tool for the promotion of both nuclear disarmament and non-proliferation.
Its entry into force is long overdue.Singapore welcomes Brunei
Darussalam's and Chad's ratification of the CTBT since the PrepCom
met in Vienna last year. We urge all countries, in particular those in
Annex 2, to sign and ratify the CTBT.
6 We support the establishment of nuclear-weapon-free-zones as
part of regional efforts towards the end objective of a world free of
nuclear weapons.Singapore is party to the Southeast Asia Nuclear-
Weapon-Free-Zone Treaty (SEANWFZ), which entered into force in
1997. We encourage the Nuclear Weapon States to sign the Protocol to
the SEANWFZ without reservations. We regret that the Conference on
the establishment of a Middle East zone free of nuclear weapons and all
other weapons of mass destruction was not held in 2012 as mandated by
the 2010 NPT Review Conference
. We hope that all relevant parties will
work constructively together to create a situation conducive to the
convening of the Conference
.
7 Nuclear disarmament and non-proliferation are two sides of the
same coin
. Transparency and accountability help to promote trust and
confidence
. In this regard, given that non-nuclear-weapon States Parties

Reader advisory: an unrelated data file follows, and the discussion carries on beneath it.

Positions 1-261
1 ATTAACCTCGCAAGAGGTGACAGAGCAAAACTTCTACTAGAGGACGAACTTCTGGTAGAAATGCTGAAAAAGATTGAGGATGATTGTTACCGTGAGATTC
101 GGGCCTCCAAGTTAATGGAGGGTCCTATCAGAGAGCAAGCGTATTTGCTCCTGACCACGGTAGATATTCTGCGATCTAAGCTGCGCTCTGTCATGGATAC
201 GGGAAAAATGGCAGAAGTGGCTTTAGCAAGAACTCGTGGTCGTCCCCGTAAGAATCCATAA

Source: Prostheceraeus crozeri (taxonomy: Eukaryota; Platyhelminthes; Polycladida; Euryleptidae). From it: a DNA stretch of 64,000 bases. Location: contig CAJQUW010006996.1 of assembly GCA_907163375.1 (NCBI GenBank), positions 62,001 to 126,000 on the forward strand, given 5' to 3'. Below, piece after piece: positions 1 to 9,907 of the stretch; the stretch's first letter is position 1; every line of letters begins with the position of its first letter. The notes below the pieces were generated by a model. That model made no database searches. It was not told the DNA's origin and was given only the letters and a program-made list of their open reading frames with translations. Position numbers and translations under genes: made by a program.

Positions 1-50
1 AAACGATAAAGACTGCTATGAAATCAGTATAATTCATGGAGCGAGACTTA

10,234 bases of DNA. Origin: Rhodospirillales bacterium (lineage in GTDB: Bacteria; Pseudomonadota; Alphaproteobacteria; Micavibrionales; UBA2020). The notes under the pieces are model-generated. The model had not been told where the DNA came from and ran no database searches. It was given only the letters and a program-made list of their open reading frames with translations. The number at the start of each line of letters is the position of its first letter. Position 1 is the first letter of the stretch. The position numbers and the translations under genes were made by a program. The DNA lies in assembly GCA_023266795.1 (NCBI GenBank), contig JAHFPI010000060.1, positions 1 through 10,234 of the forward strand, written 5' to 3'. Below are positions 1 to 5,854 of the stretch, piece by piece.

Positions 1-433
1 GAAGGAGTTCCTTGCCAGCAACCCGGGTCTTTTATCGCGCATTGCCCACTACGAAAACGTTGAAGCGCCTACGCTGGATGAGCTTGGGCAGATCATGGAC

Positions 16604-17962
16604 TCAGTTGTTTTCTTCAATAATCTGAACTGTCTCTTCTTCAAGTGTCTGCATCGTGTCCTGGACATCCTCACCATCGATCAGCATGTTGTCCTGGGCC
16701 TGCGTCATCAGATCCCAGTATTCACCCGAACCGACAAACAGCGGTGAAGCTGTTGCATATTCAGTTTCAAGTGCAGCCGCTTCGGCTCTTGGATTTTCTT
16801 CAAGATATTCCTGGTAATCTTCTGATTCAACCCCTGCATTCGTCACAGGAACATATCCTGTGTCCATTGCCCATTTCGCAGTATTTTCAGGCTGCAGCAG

to the NPT have undertaken to accept the safeguards of the IAEA, we call
on States Parties which have yet to conclude an IAEA Comprehensive
Safeguards Agreement to do so without delay. In addition, we encourage
all non-nuclear-weapon States Parties that have not done so to conclude
an Additional Protocol to further promote trust and confidence within the
international community that all nuclear material and activities in the
territory concerned, whether declared or undeclared, are intended only for
peaceful uses.
We urge all States to abide by their international
obligations, including those under the relevant UNSC and IAEA Board
resolutions. In this regard, we urge the DPRK to desist from further
provocative actions, to fully comply with the relevant UNSC and IAEA
resolutions, and return to the NPT.We also call on Iran to take the
necessary steps to address international concerns about its nuclear
2
programme, and to fully comply with its international obligations under
the relevant UNSC and IAEA resolutions.
8
To strengthen the non-proliferation regime, it is important that all
countries do their part to act against the illicit trafficking of materials and
technology for sanctioned end-uses.A total supply chain approach is
crucial to ensure that the system is robust and at the same time, does not